Brainwave: making music from neurons

John Matthias’ new album uses an instrument modelled on the firing of the brain’s neurons. The composer explains how he developed a totally new way to create sound

Musicians and composers have been working with samplers since portable tape recorders were invented in the mid-20th century. Later on in the 1980s, bands like Public Enemy and Coldcut would use excerpts of other musicians’ recordings within electronic dance music, a process known as ‘sampling’. Composers have also experimented throughout the 20th and early 21st centuries with shortened and extended timescales in music. The process of combining very short samples or ‘grains’ of recorded material to form new textures is known as ‘granular sampling’.

I wanted to experiment with these processes by adding in rhythms from the natural world, and from complex systems. These systems can be physical objects or organisations, anything from sand piles to the economy, which exhibit unpredictable behaviours. We looked at the association of a sound event, such as a ‘grain’ of sound, with an event from a mathematical model of a complex system.

The event we found most exciting and interesting was the electrical firing of a nerve cell, or neuron. The charge on the cell’s membrane changes as it receives signals from other neurons; the cells are connected through axons, long tubes at junctions called synapses. When this charge exceeds a particular threshold, the neuron fires an event and a sharp electrical signal is sent down those axons to all the other connected neurons.

Several years ago, I started playing around with mathematical computer models of these neural networks at Plymouth University, and became fascinated by the collective rhythms of the firing patterns. The patterns can change according to how particular neurons are stimulated and the strength of the neural connections. The breakthrough moment came when I used the firing times to trigger fragments of sound from a piece of music (A Love Supreme by John Coltrane). Disembodied fragments of the music came back at me through the computer, but rather than being random, the patterns were strangely familiar and surprisingly musical.

In 2006, I started working closely with artist Jane Grant and programmer Tim Hodgson to produce an interface for the instrument. The interface comprised of a drop-down box to upload a sound file, which is then deconstructed and ‘neuralised’ by changing some of the neural network parameters, such as the number of neurons and number of connections.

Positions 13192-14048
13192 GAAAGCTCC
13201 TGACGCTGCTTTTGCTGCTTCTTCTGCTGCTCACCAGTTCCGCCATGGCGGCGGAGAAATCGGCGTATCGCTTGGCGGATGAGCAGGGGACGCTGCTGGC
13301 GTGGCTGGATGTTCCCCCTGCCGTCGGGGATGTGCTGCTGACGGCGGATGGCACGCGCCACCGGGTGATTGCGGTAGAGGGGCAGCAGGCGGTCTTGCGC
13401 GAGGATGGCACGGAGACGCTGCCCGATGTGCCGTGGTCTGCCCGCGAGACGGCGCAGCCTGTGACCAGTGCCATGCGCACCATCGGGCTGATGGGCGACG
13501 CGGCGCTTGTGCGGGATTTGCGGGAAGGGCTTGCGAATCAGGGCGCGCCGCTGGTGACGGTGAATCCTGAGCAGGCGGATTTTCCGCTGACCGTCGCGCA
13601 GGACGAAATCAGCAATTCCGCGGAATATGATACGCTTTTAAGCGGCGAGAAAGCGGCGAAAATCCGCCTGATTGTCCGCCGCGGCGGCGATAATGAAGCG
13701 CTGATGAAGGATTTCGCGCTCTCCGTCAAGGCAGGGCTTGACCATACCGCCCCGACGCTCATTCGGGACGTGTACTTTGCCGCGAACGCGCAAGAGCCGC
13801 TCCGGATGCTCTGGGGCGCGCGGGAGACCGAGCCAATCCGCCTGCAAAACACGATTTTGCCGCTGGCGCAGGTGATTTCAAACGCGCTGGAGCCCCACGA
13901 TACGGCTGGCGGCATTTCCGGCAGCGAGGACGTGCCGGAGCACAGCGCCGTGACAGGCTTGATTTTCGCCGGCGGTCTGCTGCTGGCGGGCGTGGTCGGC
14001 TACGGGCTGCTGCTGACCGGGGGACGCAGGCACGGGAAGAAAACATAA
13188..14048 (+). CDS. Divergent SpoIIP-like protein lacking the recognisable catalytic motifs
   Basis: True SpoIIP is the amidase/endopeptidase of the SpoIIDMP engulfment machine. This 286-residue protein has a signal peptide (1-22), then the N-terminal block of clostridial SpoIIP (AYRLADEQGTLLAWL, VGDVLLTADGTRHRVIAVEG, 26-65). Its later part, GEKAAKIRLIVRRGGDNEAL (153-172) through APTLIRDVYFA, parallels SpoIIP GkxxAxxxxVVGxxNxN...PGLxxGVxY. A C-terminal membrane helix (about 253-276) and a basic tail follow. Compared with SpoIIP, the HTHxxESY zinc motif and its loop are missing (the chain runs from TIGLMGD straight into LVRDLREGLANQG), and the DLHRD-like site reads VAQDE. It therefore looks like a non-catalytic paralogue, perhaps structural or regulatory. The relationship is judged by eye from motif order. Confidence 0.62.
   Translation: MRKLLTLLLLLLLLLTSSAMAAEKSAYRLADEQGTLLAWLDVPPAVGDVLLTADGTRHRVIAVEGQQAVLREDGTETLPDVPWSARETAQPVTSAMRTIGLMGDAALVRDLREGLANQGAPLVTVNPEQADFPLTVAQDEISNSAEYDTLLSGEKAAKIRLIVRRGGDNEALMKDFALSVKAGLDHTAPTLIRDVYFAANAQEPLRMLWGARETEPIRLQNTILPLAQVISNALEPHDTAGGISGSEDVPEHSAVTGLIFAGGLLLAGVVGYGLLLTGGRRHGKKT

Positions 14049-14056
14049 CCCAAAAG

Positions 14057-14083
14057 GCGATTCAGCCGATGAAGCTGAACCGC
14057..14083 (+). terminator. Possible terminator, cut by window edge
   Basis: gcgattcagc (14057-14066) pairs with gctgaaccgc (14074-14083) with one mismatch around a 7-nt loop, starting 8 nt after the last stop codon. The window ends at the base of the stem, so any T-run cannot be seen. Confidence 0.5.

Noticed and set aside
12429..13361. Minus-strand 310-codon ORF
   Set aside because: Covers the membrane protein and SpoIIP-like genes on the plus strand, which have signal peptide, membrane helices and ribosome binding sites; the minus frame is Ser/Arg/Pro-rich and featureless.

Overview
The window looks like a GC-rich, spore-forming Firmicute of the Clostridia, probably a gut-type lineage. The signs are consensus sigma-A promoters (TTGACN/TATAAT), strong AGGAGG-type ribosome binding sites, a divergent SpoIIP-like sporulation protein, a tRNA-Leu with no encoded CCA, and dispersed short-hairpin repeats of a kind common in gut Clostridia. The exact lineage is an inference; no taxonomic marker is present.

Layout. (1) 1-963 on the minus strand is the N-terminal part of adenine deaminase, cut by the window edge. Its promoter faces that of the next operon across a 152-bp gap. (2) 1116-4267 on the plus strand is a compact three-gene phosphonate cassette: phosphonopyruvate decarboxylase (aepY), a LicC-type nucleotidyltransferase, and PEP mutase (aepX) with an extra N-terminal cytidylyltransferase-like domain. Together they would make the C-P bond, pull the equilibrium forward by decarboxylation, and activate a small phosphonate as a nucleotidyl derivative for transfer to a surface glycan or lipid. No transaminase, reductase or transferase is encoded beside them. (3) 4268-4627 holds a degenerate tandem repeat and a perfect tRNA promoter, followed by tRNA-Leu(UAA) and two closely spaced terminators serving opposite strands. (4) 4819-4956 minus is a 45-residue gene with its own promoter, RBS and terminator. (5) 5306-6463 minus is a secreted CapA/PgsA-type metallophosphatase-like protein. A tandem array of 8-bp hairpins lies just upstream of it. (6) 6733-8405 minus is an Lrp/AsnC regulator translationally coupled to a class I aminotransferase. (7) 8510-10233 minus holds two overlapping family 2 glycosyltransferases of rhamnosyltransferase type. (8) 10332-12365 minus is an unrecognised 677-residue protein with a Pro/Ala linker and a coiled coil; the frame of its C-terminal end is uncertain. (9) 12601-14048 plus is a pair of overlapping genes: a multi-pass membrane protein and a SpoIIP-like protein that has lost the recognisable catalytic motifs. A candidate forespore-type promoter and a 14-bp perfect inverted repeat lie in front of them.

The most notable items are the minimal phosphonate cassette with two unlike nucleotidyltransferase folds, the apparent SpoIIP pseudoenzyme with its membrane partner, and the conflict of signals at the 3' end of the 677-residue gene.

Jane began to experiment with longer sound events triggered by neural firing, and worked with human breath and speech to produce an artwork called Threshold.

This really expanded the sonic possibilities of the instrument – we realised we could make a ‘live’ version in which sound was input through a microphone, and then re-triggered by a live neural network. Then things really started getting exciting. Jane had the idea of situating the nodes of the network in various geographical locations and feeding sounds to a central gallery, whilst Nick had explored feeding the sounds back from the gallery to the remote locations.

This idea became The Fragmented Orchestra, which won the PRS Foundation for New Music award in 2008 and was displayed at FACT in Liverpool.

Once we had solved the problem of stimulating and re-triggering live sound, we needed a working interface for our instrument. We called it the Neurogranular Sampler. We worked closely with the brilliant London-based design company Kin to produce a way for a musician or artist to interact with the network and produce sound output.


Neurogranular Sampler

Neurogranular Sampler

We are very keen on collaborating with musicians and artists who work with the instrument, and their comments inform the instrument’s design. Underworld has recently been experimenting with the sampler.

So what does it sound like? You can play any sound into it, whether it’s a recording or a live instrument. The sampler will then take tiny pieces from it (the durations of which you can control) and then replay them when the neurons inside the computer ‘fire’. You can choose parameters in the computer to make the neurons pulse, or find other firing patterns which changes the firing pathways. The sound this produces reflects the sound of the recording that goes in, but it will be reconfigured according to how the neurons in the instrument are behaving and how their connections change when they are stimulated.

On my album Geisterfahrer, due for release on Village Green this month, I’ve used the instrument a lot. You can hear it triggering The Holst Singers in the track Climbing Walls, and you can hear it processing the vocals at the end of Spreadsheet Blues, where it takes the vocal slightly out of key. We will use it a lot in the forthcoming live performances of the album, with the live interface designed by Kin as a backdrop.

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